According to a holistic survey report in Pokhara in the year 2002, only 2.1 percent women were reported to have been involved in whole tourism industry in Pokhara in which 6.5 Percent were in travel agency and 7.5 percent in hotel business (khatiwada 2009). According to a former study conducted on hotel tourism in Pokhara in 1998, this sub-sector was on the highest position in generating employment opportunities. Altogether 3,397 persons were employed in hotel business at that time in which women were only 19 percent. Among the women participants of the same survey, 57.5 percent were involved as cleaners and kitchen assistants, whereas only 14.2 percent women were reported to have been working at reception and management sector (Khatiwada 2009). Hence, a very less number of women were found to be involved in tourism business. Among them most workers were unskilled and were limited to lower jobs.

Shrestha (2002) had analyzed women’s socio-economic condition in travel agency in tourism industry of Nepal. His study clarifies that nowadays more women workers are educated and are drawing a handsome remuneration. Women, as the study claims, have received a favorable and encouraging support from their family and are found to be more satisfied with professions than men are.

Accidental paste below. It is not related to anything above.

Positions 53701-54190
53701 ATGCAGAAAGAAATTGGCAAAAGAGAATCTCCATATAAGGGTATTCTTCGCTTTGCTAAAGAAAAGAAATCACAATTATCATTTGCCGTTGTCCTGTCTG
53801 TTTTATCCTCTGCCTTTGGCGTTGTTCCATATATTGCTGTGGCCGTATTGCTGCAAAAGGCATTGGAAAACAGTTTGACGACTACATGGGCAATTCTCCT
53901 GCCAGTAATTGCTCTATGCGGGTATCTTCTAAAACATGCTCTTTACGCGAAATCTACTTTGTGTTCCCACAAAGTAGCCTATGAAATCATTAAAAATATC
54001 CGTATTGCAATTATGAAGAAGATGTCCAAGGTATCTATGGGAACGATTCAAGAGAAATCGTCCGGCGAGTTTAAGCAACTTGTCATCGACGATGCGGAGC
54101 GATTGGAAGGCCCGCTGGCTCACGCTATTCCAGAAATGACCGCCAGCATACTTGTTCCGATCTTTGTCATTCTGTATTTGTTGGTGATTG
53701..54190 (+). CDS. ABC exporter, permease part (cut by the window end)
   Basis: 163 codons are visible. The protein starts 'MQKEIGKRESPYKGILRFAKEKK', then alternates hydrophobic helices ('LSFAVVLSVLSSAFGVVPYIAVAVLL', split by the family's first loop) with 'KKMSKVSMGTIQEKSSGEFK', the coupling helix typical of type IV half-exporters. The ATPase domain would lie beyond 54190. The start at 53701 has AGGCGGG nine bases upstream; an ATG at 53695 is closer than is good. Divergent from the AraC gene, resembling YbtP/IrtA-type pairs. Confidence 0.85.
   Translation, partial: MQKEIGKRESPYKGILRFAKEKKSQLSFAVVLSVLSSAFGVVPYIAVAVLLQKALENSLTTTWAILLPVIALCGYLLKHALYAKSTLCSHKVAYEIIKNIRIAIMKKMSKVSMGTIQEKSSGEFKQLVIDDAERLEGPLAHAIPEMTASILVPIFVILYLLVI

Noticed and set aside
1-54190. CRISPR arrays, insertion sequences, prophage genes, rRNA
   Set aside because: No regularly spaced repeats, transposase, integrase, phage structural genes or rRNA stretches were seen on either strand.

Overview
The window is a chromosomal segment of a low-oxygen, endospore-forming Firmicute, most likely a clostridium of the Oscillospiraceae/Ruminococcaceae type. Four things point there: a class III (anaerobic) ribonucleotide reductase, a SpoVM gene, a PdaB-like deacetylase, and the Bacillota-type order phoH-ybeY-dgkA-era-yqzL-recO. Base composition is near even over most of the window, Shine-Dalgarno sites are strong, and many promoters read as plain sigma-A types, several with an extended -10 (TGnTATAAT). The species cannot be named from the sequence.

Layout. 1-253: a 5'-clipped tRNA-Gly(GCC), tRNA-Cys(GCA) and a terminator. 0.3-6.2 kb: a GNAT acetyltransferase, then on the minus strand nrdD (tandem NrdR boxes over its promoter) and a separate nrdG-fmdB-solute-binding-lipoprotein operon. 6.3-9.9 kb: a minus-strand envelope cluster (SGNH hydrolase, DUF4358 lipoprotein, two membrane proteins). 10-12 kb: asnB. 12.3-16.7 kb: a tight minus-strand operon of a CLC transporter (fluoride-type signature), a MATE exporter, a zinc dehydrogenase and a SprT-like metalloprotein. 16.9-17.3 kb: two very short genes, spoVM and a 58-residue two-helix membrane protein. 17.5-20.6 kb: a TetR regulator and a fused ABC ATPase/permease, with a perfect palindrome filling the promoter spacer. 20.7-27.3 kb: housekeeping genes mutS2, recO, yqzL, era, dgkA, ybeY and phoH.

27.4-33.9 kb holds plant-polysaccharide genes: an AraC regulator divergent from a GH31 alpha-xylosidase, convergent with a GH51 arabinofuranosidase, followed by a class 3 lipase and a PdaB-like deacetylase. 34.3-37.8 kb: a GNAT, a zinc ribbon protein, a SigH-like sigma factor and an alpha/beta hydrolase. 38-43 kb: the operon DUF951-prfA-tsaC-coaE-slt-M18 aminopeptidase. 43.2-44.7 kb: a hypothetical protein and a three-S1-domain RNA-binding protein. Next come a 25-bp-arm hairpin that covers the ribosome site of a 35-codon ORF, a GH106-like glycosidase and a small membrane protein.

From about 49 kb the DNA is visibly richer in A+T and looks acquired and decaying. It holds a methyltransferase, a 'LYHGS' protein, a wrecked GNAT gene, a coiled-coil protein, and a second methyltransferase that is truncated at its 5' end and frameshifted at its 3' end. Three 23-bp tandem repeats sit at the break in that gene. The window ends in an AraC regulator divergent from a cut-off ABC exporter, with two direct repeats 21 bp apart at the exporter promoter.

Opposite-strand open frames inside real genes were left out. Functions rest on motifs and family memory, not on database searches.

A survey conducted by Nepal Rastra Bank has presented a comprehensive data which reveals that only 20.6 percent women are involved in tourism and other industries related to it (Acharya 2010). Pahari (2008) has made a study on the socio-economic status of women who are participatory in tourism. This study reports that most women workers are under 10+2 level in education, married, and involved in limited familial trade. It discloses the dissatisfactions of women in tourism business due to low income, work burden, and longer working hours. Women in this sector have to confront the economic and language problem besides their occasional suffering from the crimes like murder, theft, and robbery. They also have to undergo problems related to gender discrimination.